Camtronics takes aim at industry big shots

March 28, 2001

Camtronics is planning to take on the likes of GE and Siemens in image and data management for cardiac patients with corporate alliances and new products, including an office-based electronic medical record.This EMR product, obtained through a

Camtronics is planning to take on the likes of GE and Siemens in image and data management for cardiac patients with corporate alliances and new products, including an office-based electronic medical record.

This EMR product, obtained through a partnership with privately held CardioWorks, extends Camtronics' reach beyond the inpatient setting, where most cardiology information systems are content to place their focus. The partnership with Chicago-based CardioWorks, announced at the annual meeting of the American College of Cardiology in Orlando, FL, comes on the heels of an announced alliance with Ottawa-based VMI Medical, whose EchoVACS information system includes a clinical database and workflow software tailored for the complex demands of pediatric echocardiography. Pediatric echo is especially challenging in part because the normal values for each cardiac measurement must be adjusted for a child's age. The EchoVACS system is used in nearly half of the U.S. university-affiliated children's heart centers.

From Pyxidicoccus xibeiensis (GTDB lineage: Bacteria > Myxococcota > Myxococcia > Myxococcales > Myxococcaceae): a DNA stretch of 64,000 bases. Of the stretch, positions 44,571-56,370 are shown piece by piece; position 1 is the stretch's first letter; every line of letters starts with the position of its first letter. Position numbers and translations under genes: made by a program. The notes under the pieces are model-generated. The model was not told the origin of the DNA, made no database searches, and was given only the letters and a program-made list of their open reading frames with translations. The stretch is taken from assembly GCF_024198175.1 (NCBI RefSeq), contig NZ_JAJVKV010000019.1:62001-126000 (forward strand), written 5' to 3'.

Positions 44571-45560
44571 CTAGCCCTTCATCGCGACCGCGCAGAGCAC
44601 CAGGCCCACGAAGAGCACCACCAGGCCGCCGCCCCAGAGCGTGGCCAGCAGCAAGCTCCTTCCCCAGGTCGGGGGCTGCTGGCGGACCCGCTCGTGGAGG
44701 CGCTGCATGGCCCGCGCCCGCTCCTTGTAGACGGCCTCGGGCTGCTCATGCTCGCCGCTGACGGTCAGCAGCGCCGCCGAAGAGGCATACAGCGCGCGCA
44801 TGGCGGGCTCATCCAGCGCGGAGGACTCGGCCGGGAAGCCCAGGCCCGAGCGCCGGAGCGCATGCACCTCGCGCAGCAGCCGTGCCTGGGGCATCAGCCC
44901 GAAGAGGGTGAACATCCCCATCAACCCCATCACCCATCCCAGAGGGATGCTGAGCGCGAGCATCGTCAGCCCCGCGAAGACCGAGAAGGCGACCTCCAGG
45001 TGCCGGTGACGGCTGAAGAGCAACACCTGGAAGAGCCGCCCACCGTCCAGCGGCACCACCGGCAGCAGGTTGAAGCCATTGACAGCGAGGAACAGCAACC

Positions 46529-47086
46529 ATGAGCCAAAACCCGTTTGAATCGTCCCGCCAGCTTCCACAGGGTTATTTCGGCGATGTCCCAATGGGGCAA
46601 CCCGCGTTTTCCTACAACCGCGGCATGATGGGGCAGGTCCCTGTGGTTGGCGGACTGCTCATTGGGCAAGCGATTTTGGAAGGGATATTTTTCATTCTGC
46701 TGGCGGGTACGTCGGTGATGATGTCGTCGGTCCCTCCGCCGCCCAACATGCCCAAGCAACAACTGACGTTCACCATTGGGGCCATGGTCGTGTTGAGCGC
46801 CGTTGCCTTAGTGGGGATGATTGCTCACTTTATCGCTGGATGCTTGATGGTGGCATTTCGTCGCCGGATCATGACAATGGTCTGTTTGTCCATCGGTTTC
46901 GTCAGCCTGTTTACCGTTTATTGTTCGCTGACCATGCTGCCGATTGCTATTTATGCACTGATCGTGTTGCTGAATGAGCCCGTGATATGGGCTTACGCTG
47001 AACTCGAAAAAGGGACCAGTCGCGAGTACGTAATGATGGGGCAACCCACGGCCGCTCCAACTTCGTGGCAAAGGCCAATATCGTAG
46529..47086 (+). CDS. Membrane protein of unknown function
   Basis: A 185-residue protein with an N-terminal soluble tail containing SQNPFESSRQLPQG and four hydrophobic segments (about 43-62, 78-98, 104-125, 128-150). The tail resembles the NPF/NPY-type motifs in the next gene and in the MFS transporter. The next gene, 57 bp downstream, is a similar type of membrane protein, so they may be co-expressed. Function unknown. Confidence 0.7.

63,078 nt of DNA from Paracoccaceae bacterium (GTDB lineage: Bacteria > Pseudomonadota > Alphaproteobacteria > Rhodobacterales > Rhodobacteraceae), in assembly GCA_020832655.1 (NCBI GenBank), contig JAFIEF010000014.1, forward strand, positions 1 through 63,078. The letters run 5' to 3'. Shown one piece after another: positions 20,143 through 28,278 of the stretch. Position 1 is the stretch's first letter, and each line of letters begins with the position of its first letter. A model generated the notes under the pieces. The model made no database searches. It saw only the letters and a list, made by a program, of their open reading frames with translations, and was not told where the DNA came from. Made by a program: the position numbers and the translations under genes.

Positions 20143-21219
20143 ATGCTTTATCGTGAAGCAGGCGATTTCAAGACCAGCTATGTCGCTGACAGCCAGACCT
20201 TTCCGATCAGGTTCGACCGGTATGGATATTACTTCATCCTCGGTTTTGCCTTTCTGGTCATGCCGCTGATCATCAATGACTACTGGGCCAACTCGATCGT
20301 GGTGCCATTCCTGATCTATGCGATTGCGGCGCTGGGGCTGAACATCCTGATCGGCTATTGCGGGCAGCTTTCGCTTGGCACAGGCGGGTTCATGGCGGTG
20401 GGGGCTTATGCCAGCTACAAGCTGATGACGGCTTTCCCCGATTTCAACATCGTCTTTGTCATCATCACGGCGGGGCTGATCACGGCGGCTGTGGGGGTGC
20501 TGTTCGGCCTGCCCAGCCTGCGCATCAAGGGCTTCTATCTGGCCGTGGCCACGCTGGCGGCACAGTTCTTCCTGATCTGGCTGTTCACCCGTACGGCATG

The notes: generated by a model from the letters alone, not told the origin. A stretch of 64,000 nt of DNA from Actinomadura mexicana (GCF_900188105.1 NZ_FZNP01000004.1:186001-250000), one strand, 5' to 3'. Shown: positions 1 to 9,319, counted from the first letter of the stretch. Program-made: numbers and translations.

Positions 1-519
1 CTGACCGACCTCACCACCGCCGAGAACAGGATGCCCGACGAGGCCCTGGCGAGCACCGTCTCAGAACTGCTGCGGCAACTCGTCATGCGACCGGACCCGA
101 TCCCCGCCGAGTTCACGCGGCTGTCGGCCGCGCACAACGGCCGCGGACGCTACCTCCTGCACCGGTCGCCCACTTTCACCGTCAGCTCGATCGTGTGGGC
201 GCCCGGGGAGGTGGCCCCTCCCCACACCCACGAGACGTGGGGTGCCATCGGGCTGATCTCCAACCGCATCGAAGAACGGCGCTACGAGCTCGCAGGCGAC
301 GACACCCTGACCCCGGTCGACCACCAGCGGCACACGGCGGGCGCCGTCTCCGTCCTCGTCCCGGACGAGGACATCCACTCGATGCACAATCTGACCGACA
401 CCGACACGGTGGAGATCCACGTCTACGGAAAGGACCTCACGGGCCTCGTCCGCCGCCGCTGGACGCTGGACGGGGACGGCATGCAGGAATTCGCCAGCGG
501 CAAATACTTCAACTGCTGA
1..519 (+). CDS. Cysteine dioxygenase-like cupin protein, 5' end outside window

Further bolstering its arsenal of products, Camtronics unveiled two new modules for its Vericis information management system, which consolidates data from multiple cardiac imaging modalities and data sources into a single repository. One module, called PhysioLog, adds physiologic monitoring, hemodynamic data recording, and inventory management to Vericis for cardiac cath. Together with the two cath lab modules already available, PhysioLog will give cardiologists a complete view of the catheterization procedure, from waveforms to procedure logs to images, all on one workstation.

The other new module is designed for the nuclear cardiology lab, enabling digital acquisition, review, storage, and distribution of images. Like other Vericis modules, it includes a reporting function that provides automatic transfer of nuclear imaging data into a clinical report. Until now, Vericis was available for echo and angiographic images and data labs only.

These enhancements, when coupled with the partnerships with CardioWorks and VMI, give Vericis a breadth unmatched by other cardiology information systems, according to Thomas E. Kennedy, Ph.D., Camtronics vice president for business development. Even robust systems, which offer access to a wide scope of cardiology images and data from the physician's office or home, draw their data from hospital visits only, he said.

"Our belief is that the digital integrated cardiac record really spans the continuum of patient encounters," Kennedy said. "So if the patient begins in the physician's office, works his or her way through the system, and finally ends up with inpatient studies, we want to be able to track it from the first encounter in the physician's office all the way to the modality."

The CardioWorks EMR is based on ASP technology, an approach that involves maintaining both applications and software in a central, off-site server. When CardioWorks is integrated into Vericis, however, it will likely include the option to use a local Web server, as physicians may be leery of allowing patient data to be housed off-site, Kennedy said.

© 2001 Miller Freeman Inc.
3/28/01, Issue # 1506, page 3.